This week I finally got a working version of the river algorithm for the Map Project. I also accidentally created a lake algorithm, and intentionally created ponds for the rivers that become sad and confused and cannot make it to the oceans. Here is a close up image so you can see the ponds:
And Here is a view of the whole map:
The river algorithm itself isn’t all that complex. First, the program draws the map. It then picks 30 points (Scales with chosen map size) and for each of them populates a river. The river is populated by painting the base point, checking the 8 touching points, moving to the lowest one, and painting that. It repeats this until there aren’t any lower points,at which point it makes a pond, or until it reaches the ocean.
I spent the majority of the week working on a river algorithm for my map project. It’s been tedious, but I think I have the broad strokes of a working system hammered out. Not much to show visually, and it definitely needs some polishing. It’s going to take some time to get it fully implemented.
I’ve made great strides in my Map Generation project this week, as the previous few weeks have been split between research and watching the program put large unwanted black holes everywhere. I’ve worked out the kinks of my OpenSimplexNoise heightmap, and I’ve added a Biome system which will later be expanded upon, and some actual UI. Also, colors. The attached map was generated in a successful test of the program on default settings.
For my first project I was assigned to build a traffic light, a relatively simple project but complex for someone who knows nothing about how to code. My struggles were mainly software related as I had to learn the fundamentals about coding and the language. After I made a functioning traffic light that cycled through green, yellow, and red, I then had to install a pedestrian button that would interrupt the cycle and turn the lights to red. It took a bit of time for me to fully comprehend what all had to fully go into programming the button to change the cycle.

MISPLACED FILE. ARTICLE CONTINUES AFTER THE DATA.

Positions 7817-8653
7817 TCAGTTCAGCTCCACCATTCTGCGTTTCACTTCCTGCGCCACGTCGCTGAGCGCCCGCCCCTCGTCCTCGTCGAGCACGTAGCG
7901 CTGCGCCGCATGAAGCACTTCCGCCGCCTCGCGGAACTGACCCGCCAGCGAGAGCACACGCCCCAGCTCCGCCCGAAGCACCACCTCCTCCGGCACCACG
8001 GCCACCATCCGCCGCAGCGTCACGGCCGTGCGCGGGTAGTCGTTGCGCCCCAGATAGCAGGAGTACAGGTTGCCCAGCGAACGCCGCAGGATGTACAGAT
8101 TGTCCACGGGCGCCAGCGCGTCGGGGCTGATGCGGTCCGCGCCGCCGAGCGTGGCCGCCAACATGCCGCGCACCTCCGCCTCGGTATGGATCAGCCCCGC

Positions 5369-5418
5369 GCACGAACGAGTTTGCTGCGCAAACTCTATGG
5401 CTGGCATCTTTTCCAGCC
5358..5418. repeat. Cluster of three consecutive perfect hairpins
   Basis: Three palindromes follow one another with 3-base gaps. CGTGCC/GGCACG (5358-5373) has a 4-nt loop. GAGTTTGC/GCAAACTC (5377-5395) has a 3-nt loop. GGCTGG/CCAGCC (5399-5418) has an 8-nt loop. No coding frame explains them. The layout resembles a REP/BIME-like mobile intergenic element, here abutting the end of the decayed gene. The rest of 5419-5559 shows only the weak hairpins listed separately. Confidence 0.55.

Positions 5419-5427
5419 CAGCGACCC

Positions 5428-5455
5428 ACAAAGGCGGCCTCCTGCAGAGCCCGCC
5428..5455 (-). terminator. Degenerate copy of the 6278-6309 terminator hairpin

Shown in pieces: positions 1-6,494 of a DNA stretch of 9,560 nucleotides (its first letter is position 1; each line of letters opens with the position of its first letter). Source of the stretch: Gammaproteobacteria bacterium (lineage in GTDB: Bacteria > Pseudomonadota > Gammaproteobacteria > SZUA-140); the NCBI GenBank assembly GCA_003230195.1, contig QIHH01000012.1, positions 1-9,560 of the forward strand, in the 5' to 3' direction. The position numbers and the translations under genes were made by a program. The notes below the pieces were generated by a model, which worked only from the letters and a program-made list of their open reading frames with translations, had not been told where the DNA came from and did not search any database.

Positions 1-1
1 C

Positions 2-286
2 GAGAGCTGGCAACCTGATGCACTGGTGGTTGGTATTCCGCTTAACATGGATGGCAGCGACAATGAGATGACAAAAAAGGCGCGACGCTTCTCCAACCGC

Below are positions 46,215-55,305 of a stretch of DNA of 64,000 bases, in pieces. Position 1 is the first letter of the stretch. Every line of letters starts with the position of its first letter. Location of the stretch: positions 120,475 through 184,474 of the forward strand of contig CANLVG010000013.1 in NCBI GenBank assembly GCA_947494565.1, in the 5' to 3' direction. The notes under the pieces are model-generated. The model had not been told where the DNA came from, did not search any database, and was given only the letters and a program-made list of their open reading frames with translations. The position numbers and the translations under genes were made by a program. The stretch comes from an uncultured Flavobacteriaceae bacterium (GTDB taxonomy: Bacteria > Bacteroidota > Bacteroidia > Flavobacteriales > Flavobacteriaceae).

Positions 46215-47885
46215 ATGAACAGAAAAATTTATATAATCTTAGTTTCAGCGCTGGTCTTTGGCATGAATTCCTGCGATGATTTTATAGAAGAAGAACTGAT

Once I figured it out and made a functional traffic light with a pedestrian button I was then tasked to construct a motorized pinwheel. Which was also a relatively simple project, I didn’t face many problems completing this project it was pretty straight forward. After I understood how to spin a motor going one direction, I then had to make a motor that could spin both forwards and backwards and change the speed. This project is where I spent most of days doing. Initially the problem was with the H-bridge (a component that enables the user to hold large circuit within one component). So I had to switch it with another H-bridge, then the button that changed the direction of the motor was not working and, after some testing I realized the problem relied within the hardware and upon more investigation found out that one of the pins on the second H-bridge was not working so the rest of the circuit was not getting the information the button was being pressed. The thankfully, the H-bridge has two sides that are separate from each other, meaning that I was able to switch all the wires on the broken side and move them to a side where it was working. After I made that change my circuit worked and the motor was changing directions.
After completing that circuit, I then made a project that was much simpler than the previous. I made a simple Servo circuit, which pretty much just made a motor spin at specific degrees. Then made it turn similar to a windshield wiper which ranged from 20 degrees to 160 degrees (because motors can’t really spin all the way to 0 and 180 otherwise they spaz out).
I’m clearly breaking the noise algorithm somewhere, and It’s making giant holes in my mountains. The 3d side project is going to wait until I can get these holes out of my mountains. As of right now it just looks like splotchy static.